Significantly, at the People’s Assembly launch meeting—at which there was no identifiable Labour Party representative—those from the National Education Union (NEU), University and College Union, Rail, Maritime and Transport union, all spoke in a personal capacity. This is because their own unions have not backed a Zero-Covid policy, let alone taken action to protect their members lives, because it would foul up their relations with the bosses and government.

Louise Regan, ex-President of the NEU and current National Officer for Membership and Equality, for example, spoke to the launch about the importance of workplace reps, and boosted her union’s new app to report/advise on COVID outbreaks at schools.

Regan said nothing about the fact that just two days before, on November 12, the NEU national executive of which she is a part overwhelmingly voted down a proposal to ballot for industrial action over unsafe conditions in schools. It is not known how Regan herself voted as information on the vote only leaked out through Facebook.

Against the bankrupt and paralysing perspective of the People’s Assembly, the Socialist Equality Parties in Europe and internationally fight for the formation of rank-and-file safety committees in every school, college, university, workplace and neighbourhood.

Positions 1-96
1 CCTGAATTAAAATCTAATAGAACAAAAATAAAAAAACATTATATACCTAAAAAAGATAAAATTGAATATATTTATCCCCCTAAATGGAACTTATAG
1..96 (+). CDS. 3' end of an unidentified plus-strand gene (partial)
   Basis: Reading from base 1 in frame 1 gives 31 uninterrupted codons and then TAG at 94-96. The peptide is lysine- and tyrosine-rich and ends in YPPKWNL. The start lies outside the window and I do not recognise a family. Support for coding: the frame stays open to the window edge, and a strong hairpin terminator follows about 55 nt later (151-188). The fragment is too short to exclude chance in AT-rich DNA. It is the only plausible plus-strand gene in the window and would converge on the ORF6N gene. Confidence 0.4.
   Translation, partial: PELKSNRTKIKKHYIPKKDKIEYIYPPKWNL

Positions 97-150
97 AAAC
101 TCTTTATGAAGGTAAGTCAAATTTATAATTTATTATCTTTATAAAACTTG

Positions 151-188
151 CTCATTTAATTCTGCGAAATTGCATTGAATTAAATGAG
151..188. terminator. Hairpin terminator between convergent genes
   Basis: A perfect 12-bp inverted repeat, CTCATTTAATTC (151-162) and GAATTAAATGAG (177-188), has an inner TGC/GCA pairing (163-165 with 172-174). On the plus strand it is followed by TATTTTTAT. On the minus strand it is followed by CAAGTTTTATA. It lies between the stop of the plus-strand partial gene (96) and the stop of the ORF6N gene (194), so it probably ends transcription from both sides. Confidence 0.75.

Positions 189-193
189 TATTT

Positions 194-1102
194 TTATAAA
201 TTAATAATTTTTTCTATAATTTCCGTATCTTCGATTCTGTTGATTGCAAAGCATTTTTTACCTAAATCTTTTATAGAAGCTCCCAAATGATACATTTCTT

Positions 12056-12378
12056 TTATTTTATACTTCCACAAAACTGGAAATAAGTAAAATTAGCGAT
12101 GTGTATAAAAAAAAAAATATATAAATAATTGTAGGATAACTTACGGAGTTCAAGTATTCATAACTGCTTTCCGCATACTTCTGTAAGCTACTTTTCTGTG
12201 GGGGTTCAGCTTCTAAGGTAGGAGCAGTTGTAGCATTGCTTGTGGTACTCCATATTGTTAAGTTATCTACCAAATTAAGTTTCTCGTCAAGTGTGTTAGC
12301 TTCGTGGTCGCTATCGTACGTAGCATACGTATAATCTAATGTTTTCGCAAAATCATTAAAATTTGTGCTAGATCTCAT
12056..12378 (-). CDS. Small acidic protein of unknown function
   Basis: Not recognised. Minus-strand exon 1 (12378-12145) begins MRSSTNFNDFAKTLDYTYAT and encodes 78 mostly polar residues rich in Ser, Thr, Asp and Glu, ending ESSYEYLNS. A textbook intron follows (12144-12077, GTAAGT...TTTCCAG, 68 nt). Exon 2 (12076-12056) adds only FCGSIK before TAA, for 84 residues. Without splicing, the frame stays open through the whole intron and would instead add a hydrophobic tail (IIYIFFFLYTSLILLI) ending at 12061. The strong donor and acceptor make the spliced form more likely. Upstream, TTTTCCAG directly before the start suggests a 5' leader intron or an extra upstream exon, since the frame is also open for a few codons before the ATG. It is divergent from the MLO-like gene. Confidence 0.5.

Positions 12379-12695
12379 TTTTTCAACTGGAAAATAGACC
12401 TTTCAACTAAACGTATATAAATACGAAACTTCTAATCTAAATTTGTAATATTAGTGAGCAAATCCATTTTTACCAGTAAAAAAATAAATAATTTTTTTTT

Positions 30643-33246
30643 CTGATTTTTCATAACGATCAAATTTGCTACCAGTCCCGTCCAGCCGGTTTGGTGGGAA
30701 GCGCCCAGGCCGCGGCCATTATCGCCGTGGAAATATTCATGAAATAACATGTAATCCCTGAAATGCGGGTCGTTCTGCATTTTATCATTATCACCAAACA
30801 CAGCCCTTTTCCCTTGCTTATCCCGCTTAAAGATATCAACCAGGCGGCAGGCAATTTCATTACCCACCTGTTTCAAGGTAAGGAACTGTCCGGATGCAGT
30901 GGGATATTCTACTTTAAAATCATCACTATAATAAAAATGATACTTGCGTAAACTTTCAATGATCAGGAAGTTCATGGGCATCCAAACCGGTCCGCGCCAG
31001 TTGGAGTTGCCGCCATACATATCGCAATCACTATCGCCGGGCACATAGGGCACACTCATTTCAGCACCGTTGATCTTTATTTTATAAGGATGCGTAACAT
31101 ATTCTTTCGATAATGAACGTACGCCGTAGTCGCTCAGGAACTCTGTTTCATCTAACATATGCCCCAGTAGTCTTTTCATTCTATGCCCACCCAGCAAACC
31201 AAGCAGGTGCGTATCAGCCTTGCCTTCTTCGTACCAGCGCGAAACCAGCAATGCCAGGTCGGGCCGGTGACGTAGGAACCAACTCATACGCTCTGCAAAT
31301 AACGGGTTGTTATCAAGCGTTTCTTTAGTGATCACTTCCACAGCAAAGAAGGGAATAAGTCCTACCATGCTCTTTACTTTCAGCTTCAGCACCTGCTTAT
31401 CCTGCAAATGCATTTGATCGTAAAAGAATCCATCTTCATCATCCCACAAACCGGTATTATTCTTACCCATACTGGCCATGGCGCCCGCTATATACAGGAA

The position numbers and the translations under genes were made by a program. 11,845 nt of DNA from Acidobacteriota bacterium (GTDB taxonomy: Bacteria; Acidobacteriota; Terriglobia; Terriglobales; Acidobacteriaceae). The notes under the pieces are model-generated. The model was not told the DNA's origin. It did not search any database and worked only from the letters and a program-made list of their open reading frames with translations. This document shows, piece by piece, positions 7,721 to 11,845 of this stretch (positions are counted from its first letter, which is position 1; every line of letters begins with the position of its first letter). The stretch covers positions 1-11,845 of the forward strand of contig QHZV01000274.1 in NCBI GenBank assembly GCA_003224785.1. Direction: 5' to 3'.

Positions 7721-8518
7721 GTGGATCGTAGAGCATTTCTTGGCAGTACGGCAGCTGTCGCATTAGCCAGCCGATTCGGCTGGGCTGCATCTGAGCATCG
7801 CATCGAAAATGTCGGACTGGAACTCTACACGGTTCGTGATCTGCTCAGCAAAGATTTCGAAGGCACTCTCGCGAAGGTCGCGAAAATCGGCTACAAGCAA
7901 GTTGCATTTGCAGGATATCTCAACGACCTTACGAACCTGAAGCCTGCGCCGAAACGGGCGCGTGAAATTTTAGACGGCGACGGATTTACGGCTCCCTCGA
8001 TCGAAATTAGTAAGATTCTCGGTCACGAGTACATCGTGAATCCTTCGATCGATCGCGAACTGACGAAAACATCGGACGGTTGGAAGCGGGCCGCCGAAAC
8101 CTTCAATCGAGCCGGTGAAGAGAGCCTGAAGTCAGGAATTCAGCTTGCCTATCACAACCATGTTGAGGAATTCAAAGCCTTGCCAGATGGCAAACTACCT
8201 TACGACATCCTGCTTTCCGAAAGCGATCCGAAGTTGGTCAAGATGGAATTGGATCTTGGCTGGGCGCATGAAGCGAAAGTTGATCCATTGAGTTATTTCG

These independent, genuinely democratic committees are urgently needed in opposition to the trade unions, which everywhere enforce the back-to-work drive. Securing the vital resources needed to protect lives and livelihoods means breaking the monopoly of social and economic life by a homicidal oligarchy. This requires the unification and coordination of workers’ struggles across national borders as the framework for a European-wide and international general strike, and the reorganisation of society on a socialist basis.

 

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Boris Johnson announces end of national lockdown, prepares surge of COVID-19
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UK: TUC and Labour attempt damage control after Tories push murderous “back to work” strategy
[6 May 2020]